Maintenance is a big part of owning rental property, and you need to be prepared to respond to any repair requests made by tenants. Your response will depend on how serious the problem is. Be prepared with a preferred list of vendors, an open channel of communication with your tenants, and a willingness to follow up once the work is done.
Availability and Responsiveness – Prepare for Emergencies
Unless you have a property manager who will field all the phone calls and maintenance requests from tenants, you need to make sure they have your contact information. If there’s an emergency overnight or on the weekends or even in the middle of the day, your tenants will need to get in touch with you immediately. Emergencies would include running water in the house, a fire, something that damaged the home structurally, such as a tree coming through a window, or any emergency in which a tenant may be in danger. The tenant should be able to call you and reach you if there’s an emergency at your property. If you’re going on vacation or you know you’re going to be unavailable, give your tenants an alternate phone number to use.
Routine Maintenance – Put a Request in Writing
Outside of emergencies, it’s a good idea to have all regular maintenance requests made in writing. This helps you stay organized and also allows you to document when the request was made and how you handled it. You can ask your tenant to send you an email describing the problem and maybe even get them to send a picture. If you don’t want to use email, a text message can also ensure you receive the request right away and have a written trail that documents the need for a repair.
Assemble a List of Preferred Vendors
Trying to find a plumber at 3:00 in the morning on a holiday weekend to fix a major leak or an exploding water heater is not going to work out very well. But, if you have a plumber in place who knows you and knows your property, you’ll be able to get someone to take care of your emergency maintenance right away. Establish relationships with maintenance professionals so they’ll be available when you need them. Screen them thoroughly and make sure they’re licensed, insured, and bonded. You set yourself up for a lot of liability when you use unlicensed vendors.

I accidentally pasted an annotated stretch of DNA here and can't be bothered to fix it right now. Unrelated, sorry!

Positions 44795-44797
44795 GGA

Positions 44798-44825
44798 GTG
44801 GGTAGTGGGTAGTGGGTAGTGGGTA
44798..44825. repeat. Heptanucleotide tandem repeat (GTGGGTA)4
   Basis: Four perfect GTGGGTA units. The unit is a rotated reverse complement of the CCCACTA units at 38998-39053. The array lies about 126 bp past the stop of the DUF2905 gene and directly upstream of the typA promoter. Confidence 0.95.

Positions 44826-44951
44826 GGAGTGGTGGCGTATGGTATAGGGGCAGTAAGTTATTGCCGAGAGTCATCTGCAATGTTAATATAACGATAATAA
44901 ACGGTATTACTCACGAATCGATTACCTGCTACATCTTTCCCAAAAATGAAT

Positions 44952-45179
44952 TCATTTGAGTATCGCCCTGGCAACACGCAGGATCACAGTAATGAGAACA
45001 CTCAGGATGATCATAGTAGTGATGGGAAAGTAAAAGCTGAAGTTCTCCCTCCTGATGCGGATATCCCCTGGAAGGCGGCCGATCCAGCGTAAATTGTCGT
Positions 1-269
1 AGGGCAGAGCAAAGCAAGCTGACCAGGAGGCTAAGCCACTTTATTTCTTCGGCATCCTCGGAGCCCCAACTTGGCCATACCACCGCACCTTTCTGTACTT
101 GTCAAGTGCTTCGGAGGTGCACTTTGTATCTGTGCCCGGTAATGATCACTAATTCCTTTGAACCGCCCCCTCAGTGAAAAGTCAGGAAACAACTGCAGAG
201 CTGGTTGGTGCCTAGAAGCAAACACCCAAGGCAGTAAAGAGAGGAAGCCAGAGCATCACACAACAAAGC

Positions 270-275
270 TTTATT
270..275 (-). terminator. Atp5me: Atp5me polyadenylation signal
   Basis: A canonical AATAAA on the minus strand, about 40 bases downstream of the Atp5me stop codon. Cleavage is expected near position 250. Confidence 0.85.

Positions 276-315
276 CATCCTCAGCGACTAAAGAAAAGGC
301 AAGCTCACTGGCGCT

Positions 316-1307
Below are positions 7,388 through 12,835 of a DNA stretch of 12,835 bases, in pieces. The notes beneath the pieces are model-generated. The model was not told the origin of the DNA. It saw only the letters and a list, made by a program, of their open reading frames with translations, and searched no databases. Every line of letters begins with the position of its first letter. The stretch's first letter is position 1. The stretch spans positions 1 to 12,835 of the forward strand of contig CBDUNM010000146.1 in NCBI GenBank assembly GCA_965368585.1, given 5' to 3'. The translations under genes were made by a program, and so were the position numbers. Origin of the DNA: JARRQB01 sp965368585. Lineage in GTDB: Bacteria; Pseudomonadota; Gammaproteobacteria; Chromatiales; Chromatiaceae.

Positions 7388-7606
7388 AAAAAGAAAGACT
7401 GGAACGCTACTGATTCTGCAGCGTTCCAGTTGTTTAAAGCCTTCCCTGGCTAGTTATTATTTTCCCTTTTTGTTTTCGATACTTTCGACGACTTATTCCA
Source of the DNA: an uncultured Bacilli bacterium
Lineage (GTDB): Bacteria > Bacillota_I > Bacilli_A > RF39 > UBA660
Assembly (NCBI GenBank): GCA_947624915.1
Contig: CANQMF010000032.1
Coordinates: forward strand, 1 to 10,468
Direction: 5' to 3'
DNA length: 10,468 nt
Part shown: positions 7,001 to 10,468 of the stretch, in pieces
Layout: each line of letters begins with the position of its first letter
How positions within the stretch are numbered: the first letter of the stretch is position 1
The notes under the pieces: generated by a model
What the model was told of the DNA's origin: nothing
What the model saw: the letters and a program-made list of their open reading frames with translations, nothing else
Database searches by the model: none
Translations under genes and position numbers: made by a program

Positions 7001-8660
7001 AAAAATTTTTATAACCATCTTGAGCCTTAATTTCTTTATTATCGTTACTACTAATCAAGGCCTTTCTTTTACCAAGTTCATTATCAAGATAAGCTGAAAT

Invest in Preventative Maintenance
When your tenants make a request for a minor repair, go ahead and make it. There’s no sense in allowing simple problems to become more complex and more expensive. No maintenance issue ever became more manageable with time. Take care of problems right away, and schedule regular service and inspections for your home’s systems and functions. In Florida, we use our air conditioning year-round. So, have an HVAC tech service and clean your unit at least once or twice a year. Have your roof inspected every year before hurricane season starts. Making these minor investments will pay off in the long run when you’re able to avoid catastrophic and surprise expenses.
If you have any questions about how to manage maintenance with your tenants and your rental property, please contact us at Rentals by Mark.